Perinatal exposure to environmental tobacco smoke induces adenylyl cyclase and alters receptor-mediated cell signaling in brain and heart of neonatal rats

T. A. Slotkin, Kent E Pinkerton, M. C. Garofolo, J. T. Auman, E. C. McCook, F. J. Seidler

Research output: Contribution to journalArticle

37 Citations (Scopus)

Abstract

Perinatal exposure to environmental tobacco smoke (ETS) has adverse effects on neurobehavioral development. In the current study, rats were exposed to ETS during gestation, during the early neonatal period, or both. Brains and hearts were examined for alterations in adenylyl cyclase (AC) activity and for changes in β-adrenergic and m2-muscarinic cholinergic receptors and their linkage to AC. ETS exposure elicited induction of total AC activity as monitored with the direct enzymatic stimulant, forskolin. In the brain, the specific coupling of β-adrenergic receptors to AC was inhibited in the ETS groups, despite a normal complement of β-receptor binding sites. In the heart, ETS evoked a decrease in m2-receptor expression. In both tissues, the effects of postnatal ETS, mimicking passive smoking, were equivalent to (AC) or greater than (m2-receptors) those seen with prenatal ETS mimicking active smoking; the effects of combined prenatal and postnatal exposure were equivalent to those seen with postnatal exposure alone. These data indicate that ETS exposure evokes changes in cell signaling that recapitulate those caused by developmental nicotine treatment. Since alterations in AC signaling are known to affect cardiorespiratory function, the present results provide a mechanistic link reinforcing the participation of ETS exposure, including postnatal ETS, in disturbances culminating in events like Sudden Infant Death Syndrome.

Original languageEnglish (US)
Pages (from-to)73-81
Number of pages9
JournalBrain Research
Volume898
Issue number1
DOIs
StatePublished - Apr 13 2001

Fingerprint

Environmental Exposure
Adenylyl Cyclases
Smoke
Tobacco
Brain
Complement Receptors
Tobacco Smoke Pollution
Sudden Infant Death
Cholinergic Receptors
Muscarinic Receptors
Colforsin
Nicotine
Adrenergic Agents
Adrenergic Receptors
Smoking
Binding Sites
Pregnancy

Keywords

  • β-Adrenergic receptor
  • Adenylyl cyclase
  • Brain
  • Cholinergic receptor
  • Environmental tobacco smoke (ETS)
  • Heart
  • Nicotine
  • Sudden Infant Death Syndrome (SIDS)
  • Tobacco

ASJC Scopus subject areas

  • Neuroscience(all)

Cite this

Perinatal exposure to environmental tobacco smoke induces adenylyl cyclase and alters receptor-mediated cell signaling in brain and heart of neonatal rats. / Slotkin, T. A.; Pinkerton, Kent E; Garofolo, M. C.; Auman, J. T.; McCook, E. C.; Seidler, F. J.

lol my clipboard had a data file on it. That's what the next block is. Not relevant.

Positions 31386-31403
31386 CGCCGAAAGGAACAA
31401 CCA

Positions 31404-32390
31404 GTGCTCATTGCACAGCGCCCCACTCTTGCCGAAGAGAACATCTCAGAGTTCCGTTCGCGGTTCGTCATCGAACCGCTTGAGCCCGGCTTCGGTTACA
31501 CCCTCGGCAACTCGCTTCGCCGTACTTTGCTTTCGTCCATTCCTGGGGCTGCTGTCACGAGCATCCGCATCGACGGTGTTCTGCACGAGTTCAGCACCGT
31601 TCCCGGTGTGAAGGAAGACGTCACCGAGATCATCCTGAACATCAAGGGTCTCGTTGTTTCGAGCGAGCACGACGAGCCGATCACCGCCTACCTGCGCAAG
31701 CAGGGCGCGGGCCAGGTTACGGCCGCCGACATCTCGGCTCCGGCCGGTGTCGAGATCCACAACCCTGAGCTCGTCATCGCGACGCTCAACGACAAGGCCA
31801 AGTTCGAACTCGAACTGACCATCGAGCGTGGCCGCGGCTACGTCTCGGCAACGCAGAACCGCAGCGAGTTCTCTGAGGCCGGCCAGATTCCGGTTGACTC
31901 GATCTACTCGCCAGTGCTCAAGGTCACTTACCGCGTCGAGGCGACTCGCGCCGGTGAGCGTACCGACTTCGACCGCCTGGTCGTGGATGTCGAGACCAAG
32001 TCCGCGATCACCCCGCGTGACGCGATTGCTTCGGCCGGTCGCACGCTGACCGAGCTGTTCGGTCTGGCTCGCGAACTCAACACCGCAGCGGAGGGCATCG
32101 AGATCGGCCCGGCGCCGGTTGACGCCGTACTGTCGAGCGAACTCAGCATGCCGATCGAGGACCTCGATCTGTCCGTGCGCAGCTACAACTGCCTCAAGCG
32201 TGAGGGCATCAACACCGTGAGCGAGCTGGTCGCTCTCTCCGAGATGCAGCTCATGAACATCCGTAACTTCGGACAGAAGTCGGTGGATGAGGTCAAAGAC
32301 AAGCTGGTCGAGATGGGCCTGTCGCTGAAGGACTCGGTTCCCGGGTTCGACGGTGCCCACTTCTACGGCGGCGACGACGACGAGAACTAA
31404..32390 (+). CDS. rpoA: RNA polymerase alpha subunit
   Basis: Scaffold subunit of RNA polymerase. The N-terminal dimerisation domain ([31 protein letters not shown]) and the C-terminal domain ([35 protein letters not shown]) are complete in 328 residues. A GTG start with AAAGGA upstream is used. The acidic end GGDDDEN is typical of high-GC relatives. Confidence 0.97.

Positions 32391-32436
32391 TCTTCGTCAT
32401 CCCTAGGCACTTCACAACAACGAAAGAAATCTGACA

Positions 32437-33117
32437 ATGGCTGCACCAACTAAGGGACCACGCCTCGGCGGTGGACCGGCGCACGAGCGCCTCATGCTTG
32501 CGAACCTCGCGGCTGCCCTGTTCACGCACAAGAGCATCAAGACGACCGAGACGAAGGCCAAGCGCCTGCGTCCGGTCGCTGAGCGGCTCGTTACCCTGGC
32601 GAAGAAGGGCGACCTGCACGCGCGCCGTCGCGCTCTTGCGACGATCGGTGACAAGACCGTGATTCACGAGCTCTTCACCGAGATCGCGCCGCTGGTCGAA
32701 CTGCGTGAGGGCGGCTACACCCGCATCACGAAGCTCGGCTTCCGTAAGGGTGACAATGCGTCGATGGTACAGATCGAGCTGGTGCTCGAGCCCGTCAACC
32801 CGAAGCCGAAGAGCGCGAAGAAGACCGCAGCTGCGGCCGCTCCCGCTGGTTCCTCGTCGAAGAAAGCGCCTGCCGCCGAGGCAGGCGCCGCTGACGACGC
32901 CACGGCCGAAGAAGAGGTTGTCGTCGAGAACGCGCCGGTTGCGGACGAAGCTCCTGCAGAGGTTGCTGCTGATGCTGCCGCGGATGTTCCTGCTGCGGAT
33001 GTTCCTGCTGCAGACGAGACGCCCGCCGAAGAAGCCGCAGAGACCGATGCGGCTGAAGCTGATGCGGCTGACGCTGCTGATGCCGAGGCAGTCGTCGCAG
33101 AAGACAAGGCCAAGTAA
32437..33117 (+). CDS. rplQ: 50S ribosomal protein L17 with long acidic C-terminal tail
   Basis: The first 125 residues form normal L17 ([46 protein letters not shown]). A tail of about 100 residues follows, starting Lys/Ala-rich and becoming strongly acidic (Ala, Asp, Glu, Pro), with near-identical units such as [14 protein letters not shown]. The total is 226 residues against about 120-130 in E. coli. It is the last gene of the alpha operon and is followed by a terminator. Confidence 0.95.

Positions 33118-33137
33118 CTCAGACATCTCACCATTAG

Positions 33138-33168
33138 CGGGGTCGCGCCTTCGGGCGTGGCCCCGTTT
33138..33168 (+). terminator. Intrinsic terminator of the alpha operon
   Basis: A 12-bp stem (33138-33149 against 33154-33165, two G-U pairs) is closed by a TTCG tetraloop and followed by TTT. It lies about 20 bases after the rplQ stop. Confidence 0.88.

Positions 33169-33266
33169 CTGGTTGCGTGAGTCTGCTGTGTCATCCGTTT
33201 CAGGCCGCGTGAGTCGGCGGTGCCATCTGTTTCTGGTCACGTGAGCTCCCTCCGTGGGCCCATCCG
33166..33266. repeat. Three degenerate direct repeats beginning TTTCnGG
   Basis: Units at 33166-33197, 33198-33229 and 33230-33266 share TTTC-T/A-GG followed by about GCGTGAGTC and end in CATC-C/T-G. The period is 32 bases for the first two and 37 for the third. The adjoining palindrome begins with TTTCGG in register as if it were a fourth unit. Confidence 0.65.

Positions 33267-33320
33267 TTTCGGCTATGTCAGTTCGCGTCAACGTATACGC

In: Brain Research, Vol. 898, No. 1, 13.04.2001, p. 73-81.

Research output: Contribution to journalArticle

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abstract = "Perinatal exposure to environmental tobacco smoke (ETS) has adverse effects on neurobehavioral development. In the current study, rats were exposed to ETS during gestation, during the early neonatal period, or both. Brains and hearts were examined for alterations in adenylyl cyclase (AC) activity and for changes in β-adrenergic and m2-muscarinic cholinergic receptors and their linkage to AC. ETS exposure elicited induction of total AC activity as monitored with the direct enzymatic stimulant, forskolin. In the brain, the specific coupling of β-adrenergic receptors to AC was inhibited in the ETS groups, despite a normal complement of β-receptor binding sites. In the heart, ETS evoked a decrease in m2-receptor expression. In both tissues, the effects of postnatal ETS, mimicking passive smoking, were equivalent to (AC) or greater than (m2-receptors) those seen with prenatal ETS mimicking active smoking; the effects of combined prenatal and postnatal exposure were equivalent to those seen with postnatal exposure alone. These data indicate that ETS exposure evokes changes in cell signaling that recapitulate those caused by developmental nicotine treatment. Since alterations in AC signaling are known to affect cardiorespiratory function, the present results provide a mechanistic link reinforcing the participation of ETS exposure, including postnatal ETS, in disturbances culminating in events like Sudden Infant Death Syndrome.",
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